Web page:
The election to replace Abel Maldonado in the state’s 15th Senate District appears likely to drag on for two more months, as none of the four candidates seeking to succeed him took more than 50 percent of the vote in Tuesday’s election.
“I think this is headed to a runoff,” said Democratic candidate John Laird, a former assemblyman, shortly after 10:45 p.m. Republican Assemblyman Sam Blakeslee agreed.
With 100 percent of the votes counted over the five counties, Blakeslee held an 11,000-vote lead. That was good for 49 percent of the vote, tantalizingly close to the 50 percent Blakeslee needed to end the race Tuesday.
Laird was second with 41 percent.
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Independent Jim Fitzgerald of Nipomo had 6 percent, followed by Libertarian Mark Hinkle of Morgan Hill with just shy of 3 percent.
If Blakeslee does not inch over the 50 percent line in the official count, a runoff will take place Aug. 17.
The 15th District takes in all or part of San Luis Obispo, Santa Barbara, Santa Cruz, Monterey and Santa Clara counties.
The state Senate seat became vacant when Maldonado became lieutenant governor in May.
The race grew expensive, with campaigns and independent groups pumping more than $2 million into it, financial filings show.
It also became harshly negative, and local residents endured a daily drumbeat of negative television ads and fliers.Although both men are experienced state legislative leaders, Blakeslee downplayed his government experience and in his ballot designation declined to mention that he was the Assembly’s Republican leader during much of last year’s budget crisis.
Instead, he attacked Laird, who was chairman of the Assembly budget committee for several years, for creating the state’s fiscal “train wreck.”
For his part, Laird made much of Blakeslee’s ties to Exxon and his substantial donations from oil companies.
Because Blakeslee advocated drilling for oil in the Tranquillon Ridge off Lompoc, Laird ran ads calling him “Oil Man Sam.” The Democrat received an unintended benefit of timing with BP’s massive spill in the Gulf of Mexico.
Blakeslee defended his “train wreck” advertisements, which he said were a way to tell voters the facts about Laird’s record.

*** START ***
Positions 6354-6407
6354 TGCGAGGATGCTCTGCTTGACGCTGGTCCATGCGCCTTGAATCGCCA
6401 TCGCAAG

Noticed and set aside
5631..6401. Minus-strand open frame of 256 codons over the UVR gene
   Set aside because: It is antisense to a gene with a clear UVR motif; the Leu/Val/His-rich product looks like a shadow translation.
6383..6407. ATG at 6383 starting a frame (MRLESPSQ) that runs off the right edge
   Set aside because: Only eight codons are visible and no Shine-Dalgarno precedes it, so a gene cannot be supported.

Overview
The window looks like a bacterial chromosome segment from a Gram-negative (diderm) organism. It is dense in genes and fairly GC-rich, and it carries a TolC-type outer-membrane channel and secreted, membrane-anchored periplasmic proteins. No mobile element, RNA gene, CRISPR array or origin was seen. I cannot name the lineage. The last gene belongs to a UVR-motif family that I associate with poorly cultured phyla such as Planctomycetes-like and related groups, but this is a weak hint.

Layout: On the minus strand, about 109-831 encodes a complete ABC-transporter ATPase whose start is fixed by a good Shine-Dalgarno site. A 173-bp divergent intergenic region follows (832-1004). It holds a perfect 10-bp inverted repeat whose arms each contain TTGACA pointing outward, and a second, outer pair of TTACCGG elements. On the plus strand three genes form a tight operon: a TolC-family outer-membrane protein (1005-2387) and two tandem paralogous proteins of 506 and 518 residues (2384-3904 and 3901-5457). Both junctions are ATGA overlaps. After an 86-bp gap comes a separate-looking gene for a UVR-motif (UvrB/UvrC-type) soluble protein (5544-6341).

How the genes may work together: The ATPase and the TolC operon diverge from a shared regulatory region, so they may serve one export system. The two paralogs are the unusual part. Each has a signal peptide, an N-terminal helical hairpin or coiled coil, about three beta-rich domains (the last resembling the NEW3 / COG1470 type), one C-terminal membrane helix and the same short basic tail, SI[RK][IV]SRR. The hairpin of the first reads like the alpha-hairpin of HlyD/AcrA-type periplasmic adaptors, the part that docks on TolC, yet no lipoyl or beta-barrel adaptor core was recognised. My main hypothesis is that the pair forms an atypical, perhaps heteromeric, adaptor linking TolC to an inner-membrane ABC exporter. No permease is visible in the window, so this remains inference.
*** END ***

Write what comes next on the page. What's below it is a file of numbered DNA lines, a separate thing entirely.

Despite the head-butting nature of the campaign, both men have a history of working with the other political party during their time in the Legislature.
The race has taken on a north-south flavor. The gerrymandered district includes parts of five counties. Blakeslee is well known in its southern portions; Laird, a former mayor of Santa Cruz, is a familiar face in the north.
Whichever of them wins will have to go to work on a $19 million state budget deficit.
“If this goes to a runoff,” Laird told the Santa Cruz Sentinel, “I think it’s going to be important to take attention away from all these negative ads and focus on things people really care about.”
He said that in walking door-to-door, “one of the big issues that has emerged is that people are really concerned about public education.”
Blakeslee said the issue that “came up over and over again” in his talks with voters was the fear that Democrats might end up with a veto-proof majority in the Legislature.
He said if and when he goes to the state Senate he wants to work on budget reform, including a spending cap and a rainy-day reserve.
The environment will remain an issue as well, Laird said.
The recent Gulf of Mexico oil spill led Blakeslee, 54, to defend what he called a “moderate” Republican record that included supporting limited drilling from an existing federal oil platform. The deal, which was initially supported by some Democrats and split the environmental community, collapsed when Gov. Arnold Schwarzenegger withdrew his support as oil fouled the Gulf.
Laird, 60, of Santa Cruz, had the support of environmental organizations as he spattered Blakeslee with oil in television ads and campaign mailers. He represented part of the northern half of the Senate district for six years, until he was termed out of the Assembly in 2008. He now teaches environmental studies at UC Santa Cruz.
Blakeslee said he is an environmentalist and that Laird has been distorting his record.
Republicans allied with business groups countered that electing Laird would bring Democrats closer to raising taxes as their solution to the state’s $19 billion budget deficit.
Democrats make up 41 percent of registered voters in the 15th Senate District. Republicans account for 34 percent of voters, while 20 percent of voters are decline-to-state voters. But the district has often elected Republicans like Maldonado, making it one of the Legislature’s few swing districts.